I combined the onions, bacon, thyme, and seasonings in a skillet for a few minutes to heat everything through.

Looks good, right? I suppose at this point you could just throw the batter in the skillet, bake it, and call it a frittata, but that's not what we're here for. Continuing on, it's now time to assemble the quiche, which is really just an exercise in layering.

First up, some cheese:

This is followed by a layer of the bacon and onions.

And then a layer of batter. Look at how that bacon and onion just sinks right to the bottom.

And then more bacon and onion.

What is going on here? First it sinks and now it floats. It's either an optical illusion or all of that blending of the batter paid off. Into the oven it went. This was a bit of a guessing game for me. The original recipe called for 90-105 minutes in the oven, but I was using less than half of the original amount of batter in some ridiculous frozen pie shell. I also live way up high, for what that's worth. It turns out that combination will shave off about 45 minutes of cooking time. It almost made up for the time I wasted on the original shell. Almost.

There's the finished product. I feel like it's not really fair to judge it. It was ok, but nothing special. There wasn't that much batter and therefore not that much egg flavor, which probably would have been solved by, um, following the recipe. The flavor was pretty good though, if you could get past the crust. The bottom line is that there will probably be an upcoming post titled 'Quiche, Try #3'. Better luck next time, self. Better luck next time.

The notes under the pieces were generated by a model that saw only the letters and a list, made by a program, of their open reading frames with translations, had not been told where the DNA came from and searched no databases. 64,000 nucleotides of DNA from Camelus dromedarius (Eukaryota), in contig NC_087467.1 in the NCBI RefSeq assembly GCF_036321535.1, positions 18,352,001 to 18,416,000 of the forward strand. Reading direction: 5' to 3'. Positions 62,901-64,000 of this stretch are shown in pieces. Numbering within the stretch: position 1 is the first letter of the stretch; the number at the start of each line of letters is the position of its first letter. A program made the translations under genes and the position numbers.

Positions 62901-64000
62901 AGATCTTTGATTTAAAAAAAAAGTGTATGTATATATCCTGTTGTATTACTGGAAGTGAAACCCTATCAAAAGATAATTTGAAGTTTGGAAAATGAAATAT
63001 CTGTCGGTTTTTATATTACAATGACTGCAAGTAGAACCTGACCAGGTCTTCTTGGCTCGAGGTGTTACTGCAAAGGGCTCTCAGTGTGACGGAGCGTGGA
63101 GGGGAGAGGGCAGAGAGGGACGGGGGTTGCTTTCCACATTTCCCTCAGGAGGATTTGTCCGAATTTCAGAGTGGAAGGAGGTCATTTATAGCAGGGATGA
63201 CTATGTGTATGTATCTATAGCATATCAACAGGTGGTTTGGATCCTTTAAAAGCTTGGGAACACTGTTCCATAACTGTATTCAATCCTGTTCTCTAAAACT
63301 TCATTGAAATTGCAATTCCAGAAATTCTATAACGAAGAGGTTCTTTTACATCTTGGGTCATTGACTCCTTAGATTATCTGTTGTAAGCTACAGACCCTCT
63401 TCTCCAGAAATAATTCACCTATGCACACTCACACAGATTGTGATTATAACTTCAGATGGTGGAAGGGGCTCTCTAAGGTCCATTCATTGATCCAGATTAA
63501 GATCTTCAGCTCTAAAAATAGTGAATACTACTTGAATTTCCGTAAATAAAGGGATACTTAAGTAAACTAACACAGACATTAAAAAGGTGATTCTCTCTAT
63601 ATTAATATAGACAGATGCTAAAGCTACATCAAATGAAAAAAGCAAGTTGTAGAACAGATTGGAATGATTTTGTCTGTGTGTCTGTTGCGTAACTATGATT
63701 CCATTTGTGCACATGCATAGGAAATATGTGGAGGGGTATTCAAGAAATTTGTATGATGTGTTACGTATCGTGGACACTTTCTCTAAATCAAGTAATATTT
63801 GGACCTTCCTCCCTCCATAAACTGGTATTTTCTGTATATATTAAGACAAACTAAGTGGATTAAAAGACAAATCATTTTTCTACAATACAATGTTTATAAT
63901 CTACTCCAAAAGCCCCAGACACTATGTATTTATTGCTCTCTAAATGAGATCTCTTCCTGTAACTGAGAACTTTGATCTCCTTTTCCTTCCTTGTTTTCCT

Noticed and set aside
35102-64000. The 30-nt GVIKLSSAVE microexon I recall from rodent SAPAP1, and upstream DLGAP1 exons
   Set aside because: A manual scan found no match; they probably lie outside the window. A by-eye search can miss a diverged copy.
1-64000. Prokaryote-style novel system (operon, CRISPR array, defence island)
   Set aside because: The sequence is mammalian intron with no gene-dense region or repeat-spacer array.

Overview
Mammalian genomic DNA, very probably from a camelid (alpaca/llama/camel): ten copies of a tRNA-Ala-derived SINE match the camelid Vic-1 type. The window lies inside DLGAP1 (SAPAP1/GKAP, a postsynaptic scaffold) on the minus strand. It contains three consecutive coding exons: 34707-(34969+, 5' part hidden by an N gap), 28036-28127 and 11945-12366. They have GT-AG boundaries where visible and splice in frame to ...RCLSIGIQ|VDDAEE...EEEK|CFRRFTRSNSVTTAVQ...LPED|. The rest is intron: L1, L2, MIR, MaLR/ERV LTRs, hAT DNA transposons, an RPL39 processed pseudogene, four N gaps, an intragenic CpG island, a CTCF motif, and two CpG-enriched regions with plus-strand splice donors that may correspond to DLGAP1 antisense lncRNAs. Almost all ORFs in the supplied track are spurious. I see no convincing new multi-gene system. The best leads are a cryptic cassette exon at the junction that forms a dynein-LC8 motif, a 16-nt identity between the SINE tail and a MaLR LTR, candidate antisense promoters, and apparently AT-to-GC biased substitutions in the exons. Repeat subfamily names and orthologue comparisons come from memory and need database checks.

ClaireWalter said...

I guess I'm no Bouchon. Actually, I know I'm no Bouchon. I would not heat up the oven to render the bacon when it is quicker and easier and uses less gas to do it on the stovetop. But then, I'm no you either, because I've never made such a pretty crust edge. I always bake quiche in a fluted tart pan with a removable ring. It always looks good that way, despite my chronic ineptitude with making things really pretty.

Claire @

mike said...

Hey Claire,

I normally would not heat up the oven either for something like this. That said, there are an awful lot of things associated with this book that I wouldn't normally do. I guess it's part of the learning process, even if it turns my kitchen into a 85 degree sauna.

I'll have to give the tart pan a shot, it sounds like that could be the answer I'm looking for.

Victoria said...
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Victoria said...
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Victoria said...

I like reading your posts. It will be interesting to watch your cooking skills evolve as you work through the project. It sounds like you're having a good time - but I think you are going to be stuck buying another tart pan the exact height TK recommends.

mike said...

Hi Victoria, and welcome.

I just made the lemon tart this past week, and even managed to have the right tart pan. That makes me about 1 for 1000 in the 'having the right equipment' department.

Anonymous said...

What you miss by making this in a shallow pie pan is the egg mixture becomes more like a custard rather than hard scrambled eggs. I've made the quiche recipe a couple of times and fortunately had success both times. The only failure I had was the ingredients all floated to the top during baking. But, dang, it is so tasty. IMO the best quiche I've ever had, hands down.

L. said...

I had problems with the crust too. Inspite of freezing it over night and making it in the right 9 x 2 ring, the curst melted apart in the oven. (and i had use an oven thermometer too!)

For some weird reason, my custard kept leaking out of the sides too. I just kept topping it up with the excess custard. But the end result was so worth it.